The Ripon Forum

Volume 41, No. 4

Aug - Sept 2007 Issue

Keeping America’s Food Supply Safe and Secure

By on November 9, 2015 with 0 Comments


Although the United States has the safest food supply in the world, the American public is beginning to wonder whether or not they can trust the brands they buy and the food they eat. From spinach to pet food, recent events have shaken public confidence in the safety and security of our nation’s food supply. That should come as no surprise, because the safety and security of our food supply affects the health and well-being of each and every American, as well as millions of people around the globe.

2By its very nature, our food supply constantly evolves in reaction to changes in consumer preferences, new processing and packaging technology, and breaking news in the area of food science. For instance, who would have predicted 20 years ago that fresh and organic foods would be one of the fastest growing segments in retail food today? Despite the challenges that come along with these changes, the food industry has quickly adapted to give consumers what they want – safe and affordable foods that meet their lifestyles.

The safety and security of our food supply is the shared responsibility of policymakers, regulators and the food industry. For industry’s part, food safety is paramount. Nothing we do would be possible if consumers are not able to trust that the brands they love and the foods they eat are safe.

In addition, government regulatory agencies at the federal, state and local levels work hard every day to ensure we have a safe and secure food supply. Two federal agencies – the U.S. Department of Agriculture (USDA) and the U.S. Food and Drug Administration (FDA) are primarily responsible for food safety.

Since its inception, the FDA has been the principal protector of most of our food supply. However, the Agency is at a critical crossroads. Inadequate funding has undermined the Agency’s resources and its ability to protect the food we eat. In fact, FDA’s funding has failed to keep pace with inflation, let alone the rapidly changing pace of food science.

Based on current projections, by the end of fiscal year 2007, the Agency’s funding will have fallen 30 percent behind inflation over the past five years, and food-related staff will have suffered a 15 percent cut. That means a shortage of 1,000 experts to conduct scientific evaluations of new foods or ingredients and to inspect imported fruits and vegetables. In comparison, funding for other national health agencies, such as the Centers for Disease Control, has grown much faster than inflation.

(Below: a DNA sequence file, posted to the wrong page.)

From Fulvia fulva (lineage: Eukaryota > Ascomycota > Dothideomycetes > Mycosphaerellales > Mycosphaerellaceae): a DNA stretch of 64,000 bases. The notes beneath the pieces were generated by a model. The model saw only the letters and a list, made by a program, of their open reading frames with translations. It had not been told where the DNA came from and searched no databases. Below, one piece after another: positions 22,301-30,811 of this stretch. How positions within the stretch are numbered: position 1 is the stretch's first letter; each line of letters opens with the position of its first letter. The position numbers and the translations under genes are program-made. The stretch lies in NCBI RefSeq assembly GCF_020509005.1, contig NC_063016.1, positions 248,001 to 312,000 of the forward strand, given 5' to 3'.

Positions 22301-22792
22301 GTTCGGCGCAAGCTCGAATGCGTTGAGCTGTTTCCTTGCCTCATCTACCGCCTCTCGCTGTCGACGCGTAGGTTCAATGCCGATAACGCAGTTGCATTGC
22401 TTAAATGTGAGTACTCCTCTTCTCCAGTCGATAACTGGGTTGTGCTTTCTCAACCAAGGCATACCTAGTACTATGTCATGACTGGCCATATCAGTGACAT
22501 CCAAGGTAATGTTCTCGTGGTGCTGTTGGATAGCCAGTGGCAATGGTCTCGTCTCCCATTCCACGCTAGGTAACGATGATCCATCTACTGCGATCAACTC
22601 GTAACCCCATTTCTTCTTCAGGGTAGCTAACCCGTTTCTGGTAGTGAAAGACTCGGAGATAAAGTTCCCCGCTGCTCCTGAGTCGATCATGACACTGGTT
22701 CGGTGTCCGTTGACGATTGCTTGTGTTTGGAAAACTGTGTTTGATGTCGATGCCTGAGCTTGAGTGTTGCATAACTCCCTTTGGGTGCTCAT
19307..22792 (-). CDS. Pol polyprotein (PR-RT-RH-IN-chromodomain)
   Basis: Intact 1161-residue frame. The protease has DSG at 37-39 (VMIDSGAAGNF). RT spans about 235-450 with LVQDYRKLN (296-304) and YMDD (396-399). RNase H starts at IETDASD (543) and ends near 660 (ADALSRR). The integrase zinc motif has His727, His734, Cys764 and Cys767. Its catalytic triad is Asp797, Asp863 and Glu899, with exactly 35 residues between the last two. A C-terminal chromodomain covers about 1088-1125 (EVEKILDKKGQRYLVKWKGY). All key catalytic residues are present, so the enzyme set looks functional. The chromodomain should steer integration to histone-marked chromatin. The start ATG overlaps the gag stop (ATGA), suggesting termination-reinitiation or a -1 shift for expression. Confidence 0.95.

Traditionally, the FDA has been able to adapt to meet new and emerging threats. But now, the agency is confronting an ever expanding scope of threats with increasingly shrinking resources. From contaminant outbreaks, a growing number of imports and food labeling challenges to product approvals and health and wellness, emerging issues have placed increasing demands on the FDA, making it hard for the Agency to keep pace.

To truly protect the American public, the FDA must have the resources it needs, not only to quickly respond to food emergencies, but to prevent the crisis from happening in the first place. That is why a broad coalition of stakeholders, including the food industry, has formed the Coalition for a Stronger FDA, with the goal of doubling the Agency’s food safety budget over the next five years.

In addition, industry is working with Congressional leaders and regulatory agencies to identify any weaknesses in our nation’s food safety net, and put in place new strategies to confront them. In fact, industry is working with a recently appointed White House working group tasked with researching our food safety infrastructure and making recommendations for improving the safety of our food supply – especially the safety of foods from overseas.

To truly protect the American public, the FDA must have the resources it needs, not only to quickly respond to food emergencies, but to prevent the crisis from happening in the first place.

But food safety is not just about government oversight and enforcement. Our food companies are some of America’s most respected businesses for a good reason – they work hard to earn the trust of their consumers. That trust is not possible without an understanding that they provide consumers with safe products.

On an ongoing basis – and in response to recent events – food manufacturers constantly verify, update and modernize their food safety procedures. Whenever necessary, they ramp-up inspections, conduct audits, switch to alternate suppliers, conduct recalls and do whatever is necessary to ensure the quality and safety of their products.

Despite recent events, the number of food-related deaths, illnesses, outbreaks and contaminations has declined steadily over the last decade. That is a trend that everyone, including food manufacturers, policymakers and consumers, wants to see continue for another decade.

As we seek our goal of a zerorisk food supply, both government and industry must remain vigilant, and constantly “think outside the box” when it comes to food safety. And, when problems are identified – both large and small – they must react swiftly to identify the problem, address any weaknesses and reassure the public in the safety and security of our food supply. That is the game plan for success.   RF


Mary Sophos is the Senior Vice President and Chief Government Affairs Officer of the Grocery Manufacturers/Food Products Association.

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